Via Basel: One Year and Counting
On March 16, 2020, I posted my first commentary on the pandemic in its early days, suggesting reflection and introspection as an antidote to the ennui resulting from the forced isolation and disruption of our lives. Since then, there has been an avalanche of well-intentioned advice from columnists, philosophers, psychologists, physicians, and other experts. There has also been a cascade of false, unsubstantiated, and at times outright crazy rumors, especially online, regarding the pandemic. The fact that we were mostly homebound, unable to socialize and be entertained, made us more vulnerable to be manipulated and seduced. We probably can agree that confusion, anxiety, and even fear were ubiquitous among the populace, especially if we added the elements of social unrest and political instability. With a year’s worth of experience of this new phenomena under our belt, it’s time to pause, take a deep breath, and intentionally re-evaluate, recalibrate, and re-think our way out of this mess. Why is that imperative? And how do we go about it?
In most aspects, going back to a previous “normal” is not only an unattainable illusion but plain wrong and immoral in my view. This catastrophe has exposed so many fault lines and vulnerabilities in our society, especially in such critical areas as health and economics. Attempting to go back to what was, the falsely idealistic past, is to miss a once in a generation opportunity for transformation on both an individual and communal level.
As to how, and at the expense of sounding too simplistic, this re-evaluation is doable if we use some tools. I was intrigued by this paragraph from the recent book Think Again by Adam Grant: “Who you are should be a question of what you value, not what you believe. Values are your core principles in life–they might be excellence and generosity, freedom and fairness, or security and integrity. Basing your identity on these kinds of principles enables you to remain open-minded about the best ways to advance them. You want a doctor whose identity is protecting health, the teacher whose identity is helping students learn, and the police chief whose identity is promoting safety and justice. When they define themselves by values rather than opinions, they buy themselves the flexibility to update their practices in light of new evidence.” After last year, it is obvious that we have major problems to tackle, and flexibility in updating the practices we have used in the past is at the core of any solutions to these diverse issues. In a brief essay like this the details may be missing but principles can be emphasized. You may not agree with all of Adam Grant’s recommendations, but he does offer practical ways to deal with subjects ranging from parenting to politics, and education to corporations, as well as a lot in between. A good place to start.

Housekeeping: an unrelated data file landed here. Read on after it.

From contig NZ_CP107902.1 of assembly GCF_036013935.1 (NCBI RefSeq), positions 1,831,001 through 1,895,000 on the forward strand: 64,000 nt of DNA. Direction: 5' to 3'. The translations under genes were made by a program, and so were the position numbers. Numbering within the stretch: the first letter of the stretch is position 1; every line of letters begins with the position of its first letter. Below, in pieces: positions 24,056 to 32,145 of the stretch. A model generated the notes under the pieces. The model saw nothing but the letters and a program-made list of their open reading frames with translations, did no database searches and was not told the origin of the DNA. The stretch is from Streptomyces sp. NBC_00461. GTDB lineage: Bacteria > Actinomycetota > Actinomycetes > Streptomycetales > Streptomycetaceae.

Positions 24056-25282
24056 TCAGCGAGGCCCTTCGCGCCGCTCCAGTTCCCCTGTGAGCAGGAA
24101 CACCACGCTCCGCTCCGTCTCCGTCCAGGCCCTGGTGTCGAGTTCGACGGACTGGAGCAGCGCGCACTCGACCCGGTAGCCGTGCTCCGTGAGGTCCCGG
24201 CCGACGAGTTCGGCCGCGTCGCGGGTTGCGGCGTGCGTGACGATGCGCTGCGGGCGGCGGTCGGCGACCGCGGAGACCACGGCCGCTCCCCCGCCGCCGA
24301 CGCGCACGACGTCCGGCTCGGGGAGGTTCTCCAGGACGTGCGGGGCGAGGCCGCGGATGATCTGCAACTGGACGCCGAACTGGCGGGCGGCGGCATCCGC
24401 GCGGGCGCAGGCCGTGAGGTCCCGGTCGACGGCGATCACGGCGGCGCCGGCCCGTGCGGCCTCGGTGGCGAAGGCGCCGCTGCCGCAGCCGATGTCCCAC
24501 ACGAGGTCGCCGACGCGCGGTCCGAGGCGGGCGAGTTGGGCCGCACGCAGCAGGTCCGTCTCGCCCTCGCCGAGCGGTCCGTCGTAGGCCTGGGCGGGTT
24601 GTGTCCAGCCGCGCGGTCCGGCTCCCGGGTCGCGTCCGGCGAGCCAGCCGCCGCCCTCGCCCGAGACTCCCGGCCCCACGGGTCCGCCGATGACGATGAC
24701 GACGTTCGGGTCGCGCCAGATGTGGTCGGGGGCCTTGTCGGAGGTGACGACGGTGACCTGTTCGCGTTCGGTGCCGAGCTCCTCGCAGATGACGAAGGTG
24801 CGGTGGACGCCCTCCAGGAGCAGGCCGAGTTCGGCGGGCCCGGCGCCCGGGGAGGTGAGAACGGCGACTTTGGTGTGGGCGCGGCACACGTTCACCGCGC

Suffice it to say that in this ever-changing world if we do not start thinking differently, shedding some of our dearest beliefs, we will eventually be drowning in the rapid present currents or fossilized in the forgotten past, rather than be part of a dynamic and hopeful future. The whole is made of its parts. Transforming it depends on changes in all its parts. Do your part.
Basel Al-Aswad, father of EIL founder Christopher Al-Aswad, is a yogi trapped in an Orthopedic Surgeon’s body. His loves in life include reading, writing, hiking, enjoying nature, meditation, and spending time with his large Iraqi family, and now, semi-retired, he is exploring new avenues in medicine, education, and social engagement.